Wednesday, 12 November 2008

Gatherings together

Dangerous world
The saying about Australia is that almost anything there can kill you. That warning appears to be spreading around the world as scientists discover more and more deadly doings.
People in their 60s and 70s who have high blood pressure may want to make sure they get enough sleep. A new study suggests that if they log fewer than 7.5 hours under the covers every night, they're at greater risk of heart attack, stroke, and sudden cardiac death than their peers who get more shut-eye.
Seven to eight hours seems to be enough sleep for most people, although older people sleep less. The risk is even higher if they skimp on sleep and tend to have a hike in blood pressure at night, a problem known as the riser pattern. Most healthy people have a drop in blood pressure at bedtime.
Those who got limited sleep and also had the riser pattern were more than four times as likely to have heart attacks and strokes as those without the combination, according to the study published this week in the Archives of Internal Medicine.
It's not clear whether the shorter sleep times were due to insomnia, sleep apnea, or other problems, or exactly how much time the study subjects actually spent snoozing.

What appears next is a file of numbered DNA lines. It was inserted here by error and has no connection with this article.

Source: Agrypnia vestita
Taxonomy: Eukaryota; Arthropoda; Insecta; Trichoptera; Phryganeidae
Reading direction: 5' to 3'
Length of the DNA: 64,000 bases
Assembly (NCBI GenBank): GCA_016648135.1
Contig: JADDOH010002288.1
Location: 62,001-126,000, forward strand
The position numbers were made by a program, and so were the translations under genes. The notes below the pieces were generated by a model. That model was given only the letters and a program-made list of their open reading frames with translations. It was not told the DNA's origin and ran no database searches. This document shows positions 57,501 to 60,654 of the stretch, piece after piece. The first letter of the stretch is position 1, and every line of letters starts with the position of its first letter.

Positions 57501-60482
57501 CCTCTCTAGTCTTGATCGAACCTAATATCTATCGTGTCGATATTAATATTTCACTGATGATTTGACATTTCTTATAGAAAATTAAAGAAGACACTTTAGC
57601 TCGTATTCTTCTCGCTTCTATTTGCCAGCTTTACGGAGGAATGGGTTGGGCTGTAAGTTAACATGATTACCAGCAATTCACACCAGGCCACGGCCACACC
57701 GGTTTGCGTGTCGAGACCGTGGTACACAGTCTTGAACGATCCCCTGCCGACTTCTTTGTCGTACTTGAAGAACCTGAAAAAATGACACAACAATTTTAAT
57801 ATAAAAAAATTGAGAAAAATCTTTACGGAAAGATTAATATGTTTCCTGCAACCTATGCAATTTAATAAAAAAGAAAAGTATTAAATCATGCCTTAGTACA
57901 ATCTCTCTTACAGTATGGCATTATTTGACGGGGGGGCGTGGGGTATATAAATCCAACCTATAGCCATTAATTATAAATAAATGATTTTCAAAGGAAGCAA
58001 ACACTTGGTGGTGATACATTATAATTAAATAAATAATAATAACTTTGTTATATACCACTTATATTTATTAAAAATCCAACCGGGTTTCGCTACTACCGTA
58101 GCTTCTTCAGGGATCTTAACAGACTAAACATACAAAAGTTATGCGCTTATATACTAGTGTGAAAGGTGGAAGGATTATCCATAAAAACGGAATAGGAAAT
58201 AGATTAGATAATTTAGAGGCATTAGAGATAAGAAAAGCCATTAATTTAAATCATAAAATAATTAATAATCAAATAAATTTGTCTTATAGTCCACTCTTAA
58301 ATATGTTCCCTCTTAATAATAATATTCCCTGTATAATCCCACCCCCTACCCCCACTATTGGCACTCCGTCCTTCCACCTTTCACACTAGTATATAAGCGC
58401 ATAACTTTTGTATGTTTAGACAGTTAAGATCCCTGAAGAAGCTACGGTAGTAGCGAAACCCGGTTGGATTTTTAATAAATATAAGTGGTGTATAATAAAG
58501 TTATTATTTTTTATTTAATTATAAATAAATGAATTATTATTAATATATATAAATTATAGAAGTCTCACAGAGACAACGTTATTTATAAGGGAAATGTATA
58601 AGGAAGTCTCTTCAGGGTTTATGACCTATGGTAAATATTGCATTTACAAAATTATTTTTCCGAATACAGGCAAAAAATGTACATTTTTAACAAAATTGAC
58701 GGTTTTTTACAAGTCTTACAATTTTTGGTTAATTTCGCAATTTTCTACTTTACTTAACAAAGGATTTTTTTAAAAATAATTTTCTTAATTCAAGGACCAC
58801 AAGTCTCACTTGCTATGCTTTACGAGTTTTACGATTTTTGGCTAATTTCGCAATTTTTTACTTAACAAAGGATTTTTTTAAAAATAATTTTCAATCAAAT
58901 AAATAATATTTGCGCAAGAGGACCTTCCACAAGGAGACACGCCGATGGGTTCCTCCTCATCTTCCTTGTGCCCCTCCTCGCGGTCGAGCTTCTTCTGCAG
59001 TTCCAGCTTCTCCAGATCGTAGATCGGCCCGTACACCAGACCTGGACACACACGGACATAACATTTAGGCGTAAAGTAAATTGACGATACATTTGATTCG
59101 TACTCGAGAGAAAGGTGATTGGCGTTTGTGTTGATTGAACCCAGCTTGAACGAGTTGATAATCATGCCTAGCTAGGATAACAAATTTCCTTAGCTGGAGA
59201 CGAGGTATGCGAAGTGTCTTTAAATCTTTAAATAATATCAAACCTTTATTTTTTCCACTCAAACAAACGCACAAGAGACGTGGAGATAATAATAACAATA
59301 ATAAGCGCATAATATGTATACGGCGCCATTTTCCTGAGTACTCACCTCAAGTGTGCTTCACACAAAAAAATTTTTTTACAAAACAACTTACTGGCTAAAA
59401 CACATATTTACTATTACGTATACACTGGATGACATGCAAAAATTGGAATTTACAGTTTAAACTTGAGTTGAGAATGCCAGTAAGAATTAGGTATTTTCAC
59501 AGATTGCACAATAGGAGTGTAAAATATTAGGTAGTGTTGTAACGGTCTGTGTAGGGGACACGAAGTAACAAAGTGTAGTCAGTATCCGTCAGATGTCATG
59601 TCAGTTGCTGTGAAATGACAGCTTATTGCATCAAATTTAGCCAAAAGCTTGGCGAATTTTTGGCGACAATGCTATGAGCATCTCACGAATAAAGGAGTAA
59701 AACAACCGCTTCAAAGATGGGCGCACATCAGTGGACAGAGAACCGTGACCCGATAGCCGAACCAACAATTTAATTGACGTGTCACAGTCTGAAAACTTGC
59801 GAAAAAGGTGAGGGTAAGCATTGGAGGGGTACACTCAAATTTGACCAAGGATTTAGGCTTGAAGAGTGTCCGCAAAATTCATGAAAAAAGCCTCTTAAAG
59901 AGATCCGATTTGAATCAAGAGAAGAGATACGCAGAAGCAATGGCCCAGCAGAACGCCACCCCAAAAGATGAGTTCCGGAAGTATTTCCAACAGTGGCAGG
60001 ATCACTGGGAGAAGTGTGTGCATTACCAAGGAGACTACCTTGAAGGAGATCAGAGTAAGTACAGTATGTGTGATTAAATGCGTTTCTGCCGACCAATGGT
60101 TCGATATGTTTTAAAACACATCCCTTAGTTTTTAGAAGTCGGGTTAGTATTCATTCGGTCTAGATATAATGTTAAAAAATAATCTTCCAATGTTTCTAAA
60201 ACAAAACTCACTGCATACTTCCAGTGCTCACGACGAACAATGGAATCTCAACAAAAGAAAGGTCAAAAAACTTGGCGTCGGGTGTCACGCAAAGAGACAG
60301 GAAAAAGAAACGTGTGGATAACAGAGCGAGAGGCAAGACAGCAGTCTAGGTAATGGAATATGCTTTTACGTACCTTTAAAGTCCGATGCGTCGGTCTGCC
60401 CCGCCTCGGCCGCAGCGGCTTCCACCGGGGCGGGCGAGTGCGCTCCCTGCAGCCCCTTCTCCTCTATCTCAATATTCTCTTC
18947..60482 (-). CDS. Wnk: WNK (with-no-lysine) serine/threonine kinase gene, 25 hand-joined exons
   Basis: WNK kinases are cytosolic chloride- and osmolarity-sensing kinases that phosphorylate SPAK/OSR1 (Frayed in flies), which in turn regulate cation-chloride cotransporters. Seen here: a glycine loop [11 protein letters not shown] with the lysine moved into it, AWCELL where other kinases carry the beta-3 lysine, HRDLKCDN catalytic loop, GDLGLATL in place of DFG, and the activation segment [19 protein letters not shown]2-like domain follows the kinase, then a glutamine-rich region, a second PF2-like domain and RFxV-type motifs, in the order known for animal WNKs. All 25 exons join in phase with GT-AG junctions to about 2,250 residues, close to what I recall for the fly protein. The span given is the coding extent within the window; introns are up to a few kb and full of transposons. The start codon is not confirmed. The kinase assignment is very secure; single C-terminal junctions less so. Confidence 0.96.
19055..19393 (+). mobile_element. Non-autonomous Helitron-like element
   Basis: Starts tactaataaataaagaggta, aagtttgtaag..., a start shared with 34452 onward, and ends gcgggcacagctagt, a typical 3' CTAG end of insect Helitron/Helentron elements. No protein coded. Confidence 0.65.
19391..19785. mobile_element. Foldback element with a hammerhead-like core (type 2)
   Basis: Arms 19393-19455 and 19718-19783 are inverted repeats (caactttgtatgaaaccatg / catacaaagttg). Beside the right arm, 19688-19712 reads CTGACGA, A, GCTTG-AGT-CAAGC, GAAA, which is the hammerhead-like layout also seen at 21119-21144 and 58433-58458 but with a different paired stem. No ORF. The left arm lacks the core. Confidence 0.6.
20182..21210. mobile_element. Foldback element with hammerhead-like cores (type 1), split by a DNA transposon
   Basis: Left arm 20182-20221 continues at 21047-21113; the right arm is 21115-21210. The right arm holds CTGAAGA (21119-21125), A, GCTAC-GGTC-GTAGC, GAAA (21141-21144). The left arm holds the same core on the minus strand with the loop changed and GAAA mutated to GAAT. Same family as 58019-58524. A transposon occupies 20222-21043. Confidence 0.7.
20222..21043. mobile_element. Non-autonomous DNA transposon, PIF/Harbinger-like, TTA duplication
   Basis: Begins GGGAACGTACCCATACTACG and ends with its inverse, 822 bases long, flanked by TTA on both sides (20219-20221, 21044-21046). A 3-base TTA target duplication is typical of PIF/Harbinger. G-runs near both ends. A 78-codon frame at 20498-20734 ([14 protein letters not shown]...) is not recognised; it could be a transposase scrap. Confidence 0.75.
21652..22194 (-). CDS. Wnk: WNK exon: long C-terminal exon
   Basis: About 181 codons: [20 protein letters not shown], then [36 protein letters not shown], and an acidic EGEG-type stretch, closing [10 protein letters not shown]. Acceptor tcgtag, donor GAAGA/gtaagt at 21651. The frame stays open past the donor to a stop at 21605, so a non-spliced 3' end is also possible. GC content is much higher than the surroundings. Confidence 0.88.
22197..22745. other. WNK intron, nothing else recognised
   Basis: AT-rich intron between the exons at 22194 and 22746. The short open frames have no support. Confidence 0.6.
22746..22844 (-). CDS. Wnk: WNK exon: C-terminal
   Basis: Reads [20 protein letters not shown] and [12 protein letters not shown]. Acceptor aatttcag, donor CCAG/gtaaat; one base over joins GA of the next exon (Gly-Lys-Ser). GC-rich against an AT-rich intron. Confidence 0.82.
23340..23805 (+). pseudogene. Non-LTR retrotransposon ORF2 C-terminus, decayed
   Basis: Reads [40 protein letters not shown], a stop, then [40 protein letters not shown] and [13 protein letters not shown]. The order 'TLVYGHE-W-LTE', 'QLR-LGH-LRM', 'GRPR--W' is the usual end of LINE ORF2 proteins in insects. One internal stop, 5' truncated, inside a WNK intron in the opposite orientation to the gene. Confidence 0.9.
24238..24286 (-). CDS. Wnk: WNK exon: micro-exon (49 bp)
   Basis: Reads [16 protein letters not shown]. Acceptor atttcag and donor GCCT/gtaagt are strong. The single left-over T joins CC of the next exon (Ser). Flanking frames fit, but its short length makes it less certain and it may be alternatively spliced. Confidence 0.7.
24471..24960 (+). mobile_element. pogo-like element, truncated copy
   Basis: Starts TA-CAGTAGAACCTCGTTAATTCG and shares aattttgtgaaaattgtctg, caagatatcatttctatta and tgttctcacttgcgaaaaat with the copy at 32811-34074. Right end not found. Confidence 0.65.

The research team, led by Kazuo Eguchi, M.D., Ph.D., of Jichi Medical University in Japan, asked 1,255 men and women with hypertension how much time they spent in bed (not how much they actually slept), and then monitored their blood pressure for a 24-hour period. Those who spent fewer than 7.5 hours between the sheets were 1.7 times more likely to have some type of cardiovascular event in the next couple of years, while those who slept little and had a riser blood-pressure pattern were at 4.43 times greater risk. 
This type of study can't determine whether simply telling people to spend more time in bed would lead to better sleep or a lower risk of any of these problems. But researchers do know that a lack of sleep can throw off the circadian rhythms of several body processes.

One born every minute
Paul Snelson, 20, contacted officers to clear up "inaccuracies" in the description they gave of his offence to a local newspaper.
He had attempted to rob fisherman Dennis Rooke at a purpose-built lake in Northampton but fled when his victim pretended he had a gun.
Police issued an appeal for information to find the attacker - and Snelson made their job easy by contacting them to insist he was acting in self-defence.
He was subsequently arrested and has been jailed for 30 months.
Matthew Maynard, prosecuting at Northampton Crown Court, said: "He challenged the accuracy of the content of it. He said it hadn't happened that way. He said the fisherman had attacked him with a pole and he was acting in self-defence."
The court heard how Snelson attempted to rob Mr Rooke on May 20th and the appeal for information appeared on a local newspaper website.
Snelson, of Northampton, pleaded guilty to affray and to two unrelated counts of actual bodily harm that took place in January.
He also admitted another unrelated charge of arson and two further counts of assault.